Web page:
4pm | Caffeinate and The Comm
Re-energize with an afternoon cappuccino and croissant at The Thinking Cup located near the Prudential Center on Newbury Street, Boston’s upscale shopping neighborhood. The take a leisurely stroll one block north, down the Commonwealth Avenue Mall, a green parkway divider that is dotted with benches, statues and memorials. Baseball fans can take Comm Ave, as referred to by the locals, west to take in a BoSox game at Fenway Park, the oldest stadium in the MLB.
7pm | North End Nightlife
Hail a cab to the North End, Boston’s oldest residential neighborhood dating back to the 1600‘s. The North End is know for its Italian-America population and its many Italian restaurants. Kids love the pasta, meatballs, fresh bread and melon with proscuitto at Bricco (241 Hanover Street, 617.248.6800) Bricco is Boston’s modern take on Italian dining. It’s warm and welcoming and set amongst North End’s lively nightlife scene. Don’t forget to order a Chianti for the adults to unwind after following kids around a city all day. Cheers to you! After dinner walk up Hanover to either Modern Pastry (257 Hanover Street) or Mike’s Pastry (300 Hanover Street) for Boston’s best cannoli. Depending on who you ask, you’ll hear one of these as definitively the best cannoli in Boston. Better yet, pick one up at both and taste test for yourself. Your kids won’t be disappointed with double dessert.
9 am | Brunch on Boylston
Splurge on Sunday brunch at the Four Seasons Boston (200 Boylston Street, 617.338.4400) where they do families right. Don’t miss their eggs benedict or french toast and service that can’t be beat. Before leaving the hotel, check to see if they are offering one of their cookie classes. A fun activity for even the youngest bakers, where kids get dressed up like a chef and make cookies in the pastry kitchen of the hotel. Best part, they bring home cookies for the whole family.
11 am | Time Travel
Don your feathered caps and make your way to the Boston Tea Party Museum (306 Congress Street) for a reenactment of the night that set the revolutionary war in motion. Engaging for kids and adults with live reenactments, holographic displays and film telling the story of that infamous night. Your family will walk away with a greater appreciation for American history and the patriots that fought for America’s independence. A history book that comes to life for all.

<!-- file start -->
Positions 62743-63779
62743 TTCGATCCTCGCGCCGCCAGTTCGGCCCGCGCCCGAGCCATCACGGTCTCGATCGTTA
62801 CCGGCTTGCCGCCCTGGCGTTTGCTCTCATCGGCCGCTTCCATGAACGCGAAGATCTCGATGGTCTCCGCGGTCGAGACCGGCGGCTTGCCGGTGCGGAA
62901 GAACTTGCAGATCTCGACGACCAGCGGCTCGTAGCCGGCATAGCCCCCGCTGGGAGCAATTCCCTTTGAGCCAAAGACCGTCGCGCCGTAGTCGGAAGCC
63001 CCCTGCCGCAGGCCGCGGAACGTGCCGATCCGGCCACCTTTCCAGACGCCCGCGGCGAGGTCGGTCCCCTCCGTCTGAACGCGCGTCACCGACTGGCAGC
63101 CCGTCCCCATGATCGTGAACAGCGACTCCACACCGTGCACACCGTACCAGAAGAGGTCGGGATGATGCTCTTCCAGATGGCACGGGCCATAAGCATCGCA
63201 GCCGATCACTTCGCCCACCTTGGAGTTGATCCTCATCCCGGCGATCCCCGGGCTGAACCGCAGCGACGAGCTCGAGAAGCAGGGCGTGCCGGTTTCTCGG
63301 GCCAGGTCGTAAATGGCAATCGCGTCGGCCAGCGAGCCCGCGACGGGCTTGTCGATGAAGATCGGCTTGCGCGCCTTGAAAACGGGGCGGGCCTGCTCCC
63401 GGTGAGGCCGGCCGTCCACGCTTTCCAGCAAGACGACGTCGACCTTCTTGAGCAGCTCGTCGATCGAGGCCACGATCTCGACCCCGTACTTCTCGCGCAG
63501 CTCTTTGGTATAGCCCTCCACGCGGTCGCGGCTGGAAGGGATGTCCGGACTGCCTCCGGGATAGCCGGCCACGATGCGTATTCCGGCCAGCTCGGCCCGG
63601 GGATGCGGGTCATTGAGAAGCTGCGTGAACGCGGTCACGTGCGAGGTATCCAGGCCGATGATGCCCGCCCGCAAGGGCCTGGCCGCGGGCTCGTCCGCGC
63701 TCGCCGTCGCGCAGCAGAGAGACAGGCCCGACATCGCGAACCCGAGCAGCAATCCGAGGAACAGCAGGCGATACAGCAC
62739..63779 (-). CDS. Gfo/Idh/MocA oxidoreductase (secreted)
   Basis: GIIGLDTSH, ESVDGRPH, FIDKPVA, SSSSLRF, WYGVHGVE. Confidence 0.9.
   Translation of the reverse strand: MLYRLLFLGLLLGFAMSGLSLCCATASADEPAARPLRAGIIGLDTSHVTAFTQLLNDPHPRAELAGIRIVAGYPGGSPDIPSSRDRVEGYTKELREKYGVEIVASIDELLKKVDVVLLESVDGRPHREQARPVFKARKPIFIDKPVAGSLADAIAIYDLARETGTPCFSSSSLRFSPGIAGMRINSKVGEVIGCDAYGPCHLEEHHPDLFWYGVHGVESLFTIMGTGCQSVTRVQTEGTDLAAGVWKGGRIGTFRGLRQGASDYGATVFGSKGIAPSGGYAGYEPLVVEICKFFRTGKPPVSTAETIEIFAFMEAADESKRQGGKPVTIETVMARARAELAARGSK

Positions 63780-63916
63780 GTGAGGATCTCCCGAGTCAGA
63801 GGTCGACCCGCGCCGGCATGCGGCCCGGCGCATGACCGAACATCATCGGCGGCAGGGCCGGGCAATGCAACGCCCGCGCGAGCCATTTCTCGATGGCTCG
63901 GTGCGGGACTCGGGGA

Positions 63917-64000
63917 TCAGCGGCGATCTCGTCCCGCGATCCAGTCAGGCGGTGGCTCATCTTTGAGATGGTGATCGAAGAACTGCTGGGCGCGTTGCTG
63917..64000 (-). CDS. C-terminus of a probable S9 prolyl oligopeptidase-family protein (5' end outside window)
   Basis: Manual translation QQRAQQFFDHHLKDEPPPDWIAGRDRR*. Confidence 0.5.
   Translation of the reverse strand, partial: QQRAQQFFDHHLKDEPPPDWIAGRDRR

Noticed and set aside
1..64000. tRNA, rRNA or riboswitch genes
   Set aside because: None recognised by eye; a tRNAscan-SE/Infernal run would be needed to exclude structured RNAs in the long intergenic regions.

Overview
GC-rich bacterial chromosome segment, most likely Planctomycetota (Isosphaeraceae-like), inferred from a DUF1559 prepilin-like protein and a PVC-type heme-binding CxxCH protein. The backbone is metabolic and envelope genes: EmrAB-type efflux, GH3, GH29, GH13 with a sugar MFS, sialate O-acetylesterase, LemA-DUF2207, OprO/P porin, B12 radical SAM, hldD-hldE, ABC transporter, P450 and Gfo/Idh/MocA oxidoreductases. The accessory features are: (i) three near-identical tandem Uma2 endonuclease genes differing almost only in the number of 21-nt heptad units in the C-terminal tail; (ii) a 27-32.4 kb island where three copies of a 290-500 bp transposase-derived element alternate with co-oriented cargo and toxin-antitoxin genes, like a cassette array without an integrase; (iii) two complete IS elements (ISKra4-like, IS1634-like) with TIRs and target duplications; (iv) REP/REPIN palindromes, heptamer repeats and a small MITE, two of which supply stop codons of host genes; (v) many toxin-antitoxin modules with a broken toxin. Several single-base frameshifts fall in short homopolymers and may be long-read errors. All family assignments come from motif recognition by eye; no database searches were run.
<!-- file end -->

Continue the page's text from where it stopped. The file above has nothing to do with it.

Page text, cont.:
1pm | Summertime Staple
You can’t leave Boston without having a lobster roll. It’s a summertime staple in New England from New York to Nova Scotia. In Boston, all lobster roll roads lead to Neptune Oyster (63 Salem Street, 617.742.3474) for the best lobster roll in Boston.
3 pm | Frogs on the Common
Tire the kids out before your return home with some fun at the Frog Pond and Tadpole Playground in the Boston Common, the oldest city park in the United States, dating back to 1634. While the Boston Common is National Historic Landmark and known for being the burial site of many important figures from the American Revolutionary war and the site from which the troops left for the Battles of Lexington and Concord, today, it is a favorite city park for softball games, picnics and children’s favorite, The Frog Pond. By summer it’s a spray pool and winter an ice skating rink. There are always fun activities and events happening. Kids will love climbing the Tadpole Playground structure and meeting all the bronze frogs.
Where to Stay – for best access to the center of Boston stay near Copley Plaza or the Public Garden.